3. Payment. The FCPA prohibits paying, offering, promising to pay (or authorizing to pay or offer) money or anything of value.
4. Recipient. The prohibition extends only to corrupt payments to a foreign official, a foreign political party or party official, or any candidate for political office. The FCPA defines "foreign official" to mean any officer or employee of a foreign government or any department, agency, or instrumentality thereof, or any person acting in an official capacity for or on behalf of such government or department, agency, or instrumentality. Prior to the amendment of the FCPA in 1988, the term "foreign official" did not include any employee of a foreign government or agency whose duties were essentially ministerial or clerical. Determining whether a given employee's duties were "essentially ministerial or clerical" was a source of ambiguity, and it was not clear whether the Act prohibited certain "grease" payments, such as those for expediting shipments through customs or placing a transatlantic telephone call, securing required permits, or obtaining adequate police protection. Accordingly, recent changes in the FCPA focus on the purpose of the payment, instead of the particular duties of the official receiving the payment, offer, or promise of payment, and there are exceptions to the antibribery provision for "facilitating payments for routine governmental action" (see below).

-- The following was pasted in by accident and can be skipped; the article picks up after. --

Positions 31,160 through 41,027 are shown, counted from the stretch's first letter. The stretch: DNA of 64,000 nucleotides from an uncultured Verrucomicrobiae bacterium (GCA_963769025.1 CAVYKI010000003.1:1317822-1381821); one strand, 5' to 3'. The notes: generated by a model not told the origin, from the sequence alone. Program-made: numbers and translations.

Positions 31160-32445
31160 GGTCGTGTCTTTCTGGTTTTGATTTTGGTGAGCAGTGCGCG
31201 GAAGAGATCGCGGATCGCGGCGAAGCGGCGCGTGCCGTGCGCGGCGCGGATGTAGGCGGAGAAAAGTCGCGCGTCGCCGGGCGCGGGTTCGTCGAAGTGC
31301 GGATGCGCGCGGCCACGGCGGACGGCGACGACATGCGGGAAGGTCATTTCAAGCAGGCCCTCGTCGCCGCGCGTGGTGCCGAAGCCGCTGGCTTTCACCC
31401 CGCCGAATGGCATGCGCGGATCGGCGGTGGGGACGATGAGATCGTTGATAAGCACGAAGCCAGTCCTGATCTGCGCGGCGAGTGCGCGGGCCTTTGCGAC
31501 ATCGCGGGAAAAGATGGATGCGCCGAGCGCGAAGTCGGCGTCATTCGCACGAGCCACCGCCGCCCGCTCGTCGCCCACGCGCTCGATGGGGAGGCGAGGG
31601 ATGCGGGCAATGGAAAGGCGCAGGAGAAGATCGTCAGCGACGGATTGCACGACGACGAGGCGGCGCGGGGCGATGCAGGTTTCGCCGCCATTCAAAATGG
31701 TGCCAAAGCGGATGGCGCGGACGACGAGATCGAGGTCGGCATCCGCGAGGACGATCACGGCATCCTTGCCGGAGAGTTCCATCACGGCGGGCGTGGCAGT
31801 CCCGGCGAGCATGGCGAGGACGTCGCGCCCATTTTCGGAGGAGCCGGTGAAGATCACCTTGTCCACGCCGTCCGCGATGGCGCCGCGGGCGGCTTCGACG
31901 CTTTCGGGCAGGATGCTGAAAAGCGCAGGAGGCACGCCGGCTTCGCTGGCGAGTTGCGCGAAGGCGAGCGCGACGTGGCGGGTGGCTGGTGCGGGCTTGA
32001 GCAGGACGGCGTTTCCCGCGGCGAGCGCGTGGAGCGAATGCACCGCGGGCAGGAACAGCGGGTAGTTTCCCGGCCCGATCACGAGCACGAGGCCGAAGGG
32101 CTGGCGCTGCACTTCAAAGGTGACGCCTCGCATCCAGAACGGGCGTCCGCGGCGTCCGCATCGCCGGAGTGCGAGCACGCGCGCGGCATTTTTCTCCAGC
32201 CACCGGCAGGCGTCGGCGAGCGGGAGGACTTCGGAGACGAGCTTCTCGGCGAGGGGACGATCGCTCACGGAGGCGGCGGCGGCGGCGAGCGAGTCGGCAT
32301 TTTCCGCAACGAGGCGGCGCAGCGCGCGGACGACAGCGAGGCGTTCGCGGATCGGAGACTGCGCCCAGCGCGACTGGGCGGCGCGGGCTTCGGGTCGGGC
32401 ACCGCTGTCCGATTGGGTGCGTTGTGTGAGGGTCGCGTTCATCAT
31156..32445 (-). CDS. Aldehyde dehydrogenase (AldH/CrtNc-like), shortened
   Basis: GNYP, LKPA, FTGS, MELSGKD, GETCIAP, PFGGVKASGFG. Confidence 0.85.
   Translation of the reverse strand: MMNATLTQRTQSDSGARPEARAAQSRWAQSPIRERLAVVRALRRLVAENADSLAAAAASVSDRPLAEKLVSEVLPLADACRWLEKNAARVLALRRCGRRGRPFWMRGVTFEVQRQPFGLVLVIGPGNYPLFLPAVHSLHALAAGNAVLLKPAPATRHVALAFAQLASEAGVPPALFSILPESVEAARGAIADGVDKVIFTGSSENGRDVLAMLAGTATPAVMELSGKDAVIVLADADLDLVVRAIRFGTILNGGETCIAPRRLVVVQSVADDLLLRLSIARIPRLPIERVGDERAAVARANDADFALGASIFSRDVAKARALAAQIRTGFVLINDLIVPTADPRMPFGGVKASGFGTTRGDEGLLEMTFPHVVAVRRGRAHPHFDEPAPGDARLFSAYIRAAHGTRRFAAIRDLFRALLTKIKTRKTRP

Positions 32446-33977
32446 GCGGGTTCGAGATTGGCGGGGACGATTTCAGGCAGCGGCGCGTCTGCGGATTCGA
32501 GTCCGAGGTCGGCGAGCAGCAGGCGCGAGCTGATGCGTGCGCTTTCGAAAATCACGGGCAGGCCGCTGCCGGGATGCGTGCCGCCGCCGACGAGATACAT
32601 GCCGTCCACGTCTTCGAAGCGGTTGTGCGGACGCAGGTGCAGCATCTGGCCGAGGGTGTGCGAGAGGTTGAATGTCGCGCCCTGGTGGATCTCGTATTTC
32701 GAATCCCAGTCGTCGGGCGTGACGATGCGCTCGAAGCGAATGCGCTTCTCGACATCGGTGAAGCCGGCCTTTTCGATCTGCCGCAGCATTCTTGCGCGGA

5. Business Purpose Test. The FCPA prohibits payments made in order to assist the firm in obtaining, or retaining business for or with, or directing business to, any person. It should be noted that the business to be obtained or retained does not need to be with a foreign government or foreign government instrumentality.

E. Third Party Payments.